Virabhadra is a mythological character created by Lord Shiva, and this pose derives its name from there. The Virabhadrasana I is an asana honoring the feats of a legendary warrior. Hence, it is also called the Warrior 1 pose. This asana is considered to be one of the most graceful postures in yoga, and it adds a whole lot of beauty to the workout.
What You Should Know Before You Do This Asana
Yoga is best practiced early in the morning, but in case you are not an early riser, the next best time to practice yoga is in the evening.
It is essential that your stomach and your bowels are empty before you do the Virabhadrasana I. Ensure a gap of four to six hours between your meals and practice so that the food is completely digested and you are energetic for the workout.
How to do Warrior Pose (Veerabhadrasana)
Veerabhadrasana or Virabhadrasana is one of the most graceful yoga postures and it adds beauty and grace to one’s yoga practice.
- Stand straight with your legs wide apart by a distance of
at least 3-4 feet.
- Turn your right foot out by 90 degrees and left foot in by
about 15 degrees.
- Checkpoint: Is the heel of the right foot aligned to the
center of the left foot?
- Lift both arms sideways to shoulder height with your
palms facing upwards.
- Checkpoint: Are your arms parallel to the ground?
- Breathing out, bend your right knee.
- Checkpoint: Are your right knee and right ankle forming
a straight line? Ensure that your knee does not overshoot the ankle.
- Turn your head and look to your right.
- As you settle down in the yoga posture stretch your arms further.
- Make a gentle effort to push your pelvis down. Hold the yoga posture with the determination of a warrior. Smile like a happy smiling warrior. Keep breathing as you go down.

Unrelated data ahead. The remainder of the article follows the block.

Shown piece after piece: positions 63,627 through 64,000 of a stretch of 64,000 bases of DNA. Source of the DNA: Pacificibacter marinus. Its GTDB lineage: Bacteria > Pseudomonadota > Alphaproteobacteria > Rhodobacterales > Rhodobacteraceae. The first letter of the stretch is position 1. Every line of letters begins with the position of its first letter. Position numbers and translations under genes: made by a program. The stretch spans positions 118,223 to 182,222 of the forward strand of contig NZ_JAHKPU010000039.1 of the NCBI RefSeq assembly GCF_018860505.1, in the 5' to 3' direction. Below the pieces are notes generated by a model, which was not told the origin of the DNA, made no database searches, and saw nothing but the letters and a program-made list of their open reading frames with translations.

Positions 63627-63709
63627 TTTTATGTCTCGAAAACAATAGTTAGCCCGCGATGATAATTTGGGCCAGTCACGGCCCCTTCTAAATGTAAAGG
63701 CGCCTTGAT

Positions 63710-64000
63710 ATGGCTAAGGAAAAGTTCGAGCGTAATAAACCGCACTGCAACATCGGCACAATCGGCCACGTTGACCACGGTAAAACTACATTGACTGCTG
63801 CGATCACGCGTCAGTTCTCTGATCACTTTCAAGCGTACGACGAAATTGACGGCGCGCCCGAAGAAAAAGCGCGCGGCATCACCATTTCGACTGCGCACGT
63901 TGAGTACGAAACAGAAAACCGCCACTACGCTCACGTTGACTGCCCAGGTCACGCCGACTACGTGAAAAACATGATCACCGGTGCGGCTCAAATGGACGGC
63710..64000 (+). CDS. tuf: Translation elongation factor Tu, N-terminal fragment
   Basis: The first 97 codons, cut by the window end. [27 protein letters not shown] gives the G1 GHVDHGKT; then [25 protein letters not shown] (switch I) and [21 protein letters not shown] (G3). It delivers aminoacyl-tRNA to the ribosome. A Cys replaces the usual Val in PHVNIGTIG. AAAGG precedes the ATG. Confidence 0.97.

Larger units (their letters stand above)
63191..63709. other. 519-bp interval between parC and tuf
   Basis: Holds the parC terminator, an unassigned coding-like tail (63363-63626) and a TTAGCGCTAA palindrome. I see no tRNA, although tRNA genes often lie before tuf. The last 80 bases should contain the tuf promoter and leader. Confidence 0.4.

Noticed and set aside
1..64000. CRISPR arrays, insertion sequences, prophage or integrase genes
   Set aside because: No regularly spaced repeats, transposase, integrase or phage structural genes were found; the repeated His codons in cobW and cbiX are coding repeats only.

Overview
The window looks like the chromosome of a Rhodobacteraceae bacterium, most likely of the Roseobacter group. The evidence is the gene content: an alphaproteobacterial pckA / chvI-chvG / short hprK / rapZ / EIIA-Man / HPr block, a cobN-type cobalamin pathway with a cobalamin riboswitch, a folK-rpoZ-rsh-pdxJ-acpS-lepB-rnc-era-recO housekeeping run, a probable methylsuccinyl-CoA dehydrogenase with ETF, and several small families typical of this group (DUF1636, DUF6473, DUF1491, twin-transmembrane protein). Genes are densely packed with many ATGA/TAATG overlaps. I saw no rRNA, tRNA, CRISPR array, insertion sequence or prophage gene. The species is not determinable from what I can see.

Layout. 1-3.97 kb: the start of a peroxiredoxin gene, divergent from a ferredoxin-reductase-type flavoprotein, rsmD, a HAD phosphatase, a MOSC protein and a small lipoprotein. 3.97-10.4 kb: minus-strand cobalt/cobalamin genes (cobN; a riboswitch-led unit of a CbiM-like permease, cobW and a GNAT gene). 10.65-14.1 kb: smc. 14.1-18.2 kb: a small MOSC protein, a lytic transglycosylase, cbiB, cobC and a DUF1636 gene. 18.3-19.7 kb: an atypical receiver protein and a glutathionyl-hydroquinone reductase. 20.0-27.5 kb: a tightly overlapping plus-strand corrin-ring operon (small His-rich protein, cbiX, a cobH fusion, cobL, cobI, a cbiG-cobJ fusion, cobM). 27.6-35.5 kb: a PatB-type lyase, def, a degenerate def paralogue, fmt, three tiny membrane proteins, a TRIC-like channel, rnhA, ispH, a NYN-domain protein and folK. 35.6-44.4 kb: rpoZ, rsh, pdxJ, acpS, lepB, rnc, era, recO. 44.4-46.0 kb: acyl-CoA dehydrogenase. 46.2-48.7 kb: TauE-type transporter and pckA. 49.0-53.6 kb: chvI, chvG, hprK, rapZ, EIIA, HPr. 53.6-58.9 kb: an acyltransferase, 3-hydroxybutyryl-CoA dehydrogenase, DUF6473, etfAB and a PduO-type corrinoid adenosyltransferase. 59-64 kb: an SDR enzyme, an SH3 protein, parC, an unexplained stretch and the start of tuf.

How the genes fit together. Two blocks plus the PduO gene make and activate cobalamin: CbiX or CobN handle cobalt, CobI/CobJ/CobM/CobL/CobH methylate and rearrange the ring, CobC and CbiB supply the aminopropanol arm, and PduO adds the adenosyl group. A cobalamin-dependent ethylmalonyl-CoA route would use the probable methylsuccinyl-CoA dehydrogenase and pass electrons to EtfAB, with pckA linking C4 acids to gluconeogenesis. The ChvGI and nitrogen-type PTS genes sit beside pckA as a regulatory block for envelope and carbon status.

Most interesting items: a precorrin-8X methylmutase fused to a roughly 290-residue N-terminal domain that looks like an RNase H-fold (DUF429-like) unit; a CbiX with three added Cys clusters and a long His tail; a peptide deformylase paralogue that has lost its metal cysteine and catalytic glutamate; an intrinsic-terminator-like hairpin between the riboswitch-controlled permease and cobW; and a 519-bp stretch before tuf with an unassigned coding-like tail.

- Breathing in, come up.
- Breathing out, bring your hands down from the sides.
- Repeat the yoga posture for the left side (turn your left foot out by 90 degrees and turn the right foot in by about 15 degrees).
1. Stand erect and spread your legs about three to four feet apart. Your right foot should be in the front and the left foot behind.
2. Now, turn your right foot outwards by 90 degrees and the left by 15 degrees, making sure the heel of the right foot is perfectly aligned with the center of the left foot.
3. Lift your arms sideways until they reach the height of your shoulders. Your arms must be parallel to the ground, and your palms should be facing upwards.
3. Exhale and bend your right knee, such that your knee and ankle form a straight line. Make sure that your knee does not go ahead of your ankle.
4. Now turn your gaze to your right.
5. As you move into the pose, stretch your arms further and join your palms above your head. Look at your palms. Gently push your pelvis down.
6. Hold the pose with the same determination as a warrior, and wear a smile on your face. Breathe normally and keep going down.
7. Inhale and come up.
8. Exhale and gently bring your hands down from the sides.
9. Repeat this pose on the left side, with your left leg in the front and the right one at the back.
Precautions And Contraindications
It is important to consult a doctor before you practice this asana, especially if you have spinal problems or have just recovered from a chronic illness.
If you have shoulder pains, raise your arms and leave them parallel to each other instead of holding them above your head.
If you have neck problems, you should not look up at your hands after you stretch them.
Pregnant women will benefit from this asana, especially if they are in their second and third trimester, but only if they have been practicing yoga regularly. This must be done under the guidance of their trainer and with a doctor’s permission.
If you suffer from knee pain or have arthritis, you can use the support of a wall to do this asana.
People suffering from heart problems or high blood pressure should avoid this asana.
Usually, when the front knee is bent into the pose, beginners tend to tip their pelvis forward. This duck-tails the coccyx and causes the lower back to compress itself. Before you bend your knee, lift your pubis towards the navel. Then, lengthen the tail to the floor. When you bend your knee, go on lifting and descending these two bones, ensuring that the top rim of the pelvis is as parallel as it can be to the floor.
Advanced Pose Alterations
If you feel you cannot hold your balance in this asana, create a stable base by placing the front foot a few inches out from the midlife of your body.
Back Foot Lifting
It might help if you place a block below your heel to press down or press your heel against a wall. This will help you stabilize.
Strained Back Knee
If your back knee feels tense, involve the muscles in your thighs such that they lift the kneecap, while the back leg is absolutely straight.
Lower Back Pain